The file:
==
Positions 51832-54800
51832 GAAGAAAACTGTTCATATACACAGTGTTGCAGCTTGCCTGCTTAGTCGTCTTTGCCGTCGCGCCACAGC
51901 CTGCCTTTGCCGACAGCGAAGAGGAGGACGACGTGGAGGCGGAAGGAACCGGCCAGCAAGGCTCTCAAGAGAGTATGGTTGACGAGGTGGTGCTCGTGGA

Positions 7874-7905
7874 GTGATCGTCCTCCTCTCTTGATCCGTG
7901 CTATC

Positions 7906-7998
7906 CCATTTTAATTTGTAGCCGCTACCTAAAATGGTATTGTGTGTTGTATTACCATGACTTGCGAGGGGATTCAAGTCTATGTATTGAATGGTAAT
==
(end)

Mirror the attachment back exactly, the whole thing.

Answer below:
Positions 51832-54800
51832 GAAGAAAACTGTTCATATACACAGTGTTGCAGCTTGCCTGCTTAGTCGTCTTTGCCGTCGCGCCACAGC
51901 CTGCCTTTGCCGACAGCGAAGAGGAGGACGACGTGGAGGCGGAAGGAACCGGCCAGCAAGGCTCTCAAGAGAGTATGGTTGACGAGGTGGTGCTCGTGGA

Positions 7874-7905
7874 GTGATCGTCCTCCTCTCTTGATCCGTG
7901 CTATC

Positions 7906-7998
7906 CCATTTTAATTTGTAGCCGCTACCTAAAATGGTATTGTGTGTTGTATTACCATGACTTGCGAGGGGATTCAAGTCTATGTATTGAATGGTAAT